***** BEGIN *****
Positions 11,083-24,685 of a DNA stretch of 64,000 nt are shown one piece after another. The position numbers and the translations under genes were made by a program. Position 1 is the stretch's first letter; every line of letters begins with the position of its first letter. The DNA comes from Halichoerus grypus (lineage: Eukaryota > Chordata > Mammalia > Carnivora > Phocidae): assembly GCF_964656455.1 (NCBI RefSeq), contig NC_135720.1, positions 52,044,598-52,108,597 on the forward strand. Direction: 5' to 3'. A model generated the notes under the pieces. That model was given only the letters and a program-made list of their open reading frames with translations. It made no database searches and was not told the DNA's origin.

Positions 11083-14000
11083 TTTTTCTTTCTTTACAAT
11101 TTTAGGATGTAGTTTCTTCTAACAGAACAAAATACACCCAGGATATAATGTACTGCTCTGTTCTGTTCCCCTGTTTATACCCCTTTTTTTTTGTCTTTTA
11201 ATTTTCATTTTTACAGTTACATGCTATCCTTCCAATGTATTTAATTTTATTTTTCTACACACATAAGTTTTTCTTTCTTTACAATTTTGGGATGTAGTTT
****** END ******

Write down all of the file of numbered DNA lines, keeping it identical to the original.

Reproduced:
Positions 11,083-24,685 of a DNA stretch of 64,000 nt are shown one piece after another. The position numbers and the translations under genes were made by a program. Position 1 is the stretch's first letter; every line of letters begins with the position of its first letter. The DNA comes from Halichoerus grypus (lineage: Eukaryota > Chordata > Mammalia > Carnivora > Phocidae): assembly GCF_964656455.1 (NCBI RefSeq), contig NC_135720.1, positions 52,044,598-52,108,597 on the forward strand. Direction: 5' to 3'. A model generated the notes under the pieces. That model was given only the letters and a program-made list of their open reading frames with translations. It made no database searches and was not told the DNA's origin.

Positions 11083-14000
11083 TTTTTCTTTCTTTACAAT
11101 TTTAGGATGTAGTTTCTTCTAACAGAACAAAATACACCCAGGATATAATGTACTGCTCTGTTCTGTTCCCCTGTTTATACCCCTTTTTTTTTGTCTTTTA
11201 ATTTTCATTTTTACAGTTACATGCTATCCTTCCAATGTATTTAATTTTATTTTTCTACACACATAAGTTTTTCTTTCTTTACAATTTTGGGATGTAGTTT